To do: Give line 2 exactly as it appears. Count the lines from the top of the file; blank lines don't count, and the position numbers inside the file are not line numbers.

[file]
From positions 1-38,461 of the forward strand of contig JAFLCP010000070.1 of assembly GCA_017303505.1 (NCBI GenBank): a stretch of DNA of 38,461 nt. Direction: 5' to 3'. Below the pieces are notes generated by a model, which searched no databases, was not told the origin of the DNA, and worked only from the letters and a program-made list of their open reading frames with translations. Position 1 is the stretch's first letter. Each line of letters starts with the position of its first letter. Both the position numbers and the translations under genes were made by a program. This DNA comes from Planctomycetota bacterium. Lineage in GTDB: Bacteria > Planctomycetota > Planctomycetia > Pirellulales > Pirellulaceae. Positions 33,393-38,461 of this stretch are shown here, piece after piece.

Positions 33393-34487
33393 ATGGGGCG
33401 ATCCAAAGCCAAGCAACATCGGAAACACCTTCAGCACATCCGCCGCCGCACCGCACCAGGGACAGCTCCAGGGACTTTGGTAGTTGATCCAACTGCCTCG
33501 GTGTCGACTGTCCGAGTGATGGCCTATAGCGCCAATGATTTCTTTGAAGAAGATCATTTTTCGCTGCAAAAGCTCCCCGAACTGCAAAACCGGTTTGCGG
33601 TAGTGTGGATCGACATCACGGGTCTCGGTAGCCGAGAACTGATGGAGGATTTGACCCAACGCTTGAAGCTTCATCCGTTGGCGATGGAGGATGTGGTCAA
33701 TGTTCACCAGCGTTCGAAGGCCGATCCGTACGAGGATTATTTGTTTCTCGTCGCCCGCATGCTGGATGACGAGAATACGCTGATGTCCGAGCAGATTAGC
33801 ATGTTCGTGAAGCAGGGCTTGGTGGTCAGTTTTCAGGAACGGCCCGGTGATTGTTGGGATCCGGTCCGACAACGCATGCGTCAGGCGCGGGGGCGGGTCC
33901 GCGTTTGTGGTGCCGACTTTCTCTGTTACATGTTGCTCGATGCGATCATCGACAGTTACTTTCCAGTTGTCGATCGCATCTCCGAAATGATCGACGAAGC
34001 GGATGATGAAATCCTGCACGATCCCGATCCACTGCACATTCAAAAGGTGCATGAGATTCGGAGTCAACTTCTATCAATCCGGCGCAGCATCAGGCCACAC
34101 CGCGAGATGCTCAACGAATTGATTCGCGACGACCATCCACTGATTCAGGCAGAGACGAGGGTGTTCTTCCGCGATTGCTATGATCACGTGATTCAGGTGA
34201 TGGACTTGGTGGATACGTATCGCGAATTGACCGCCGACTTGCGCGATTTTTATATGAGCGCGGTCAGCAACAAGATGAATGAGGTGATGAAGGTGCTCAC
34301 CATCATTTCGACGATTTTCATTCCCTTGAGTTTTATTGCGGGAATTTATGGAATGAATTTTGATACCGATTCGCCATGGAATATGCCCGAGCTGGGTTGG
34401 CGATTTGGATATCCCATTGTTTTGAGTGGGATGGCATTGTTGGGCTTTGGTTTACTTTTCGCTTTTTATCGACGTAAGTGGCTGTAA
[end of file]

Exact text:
Positions 33393-34487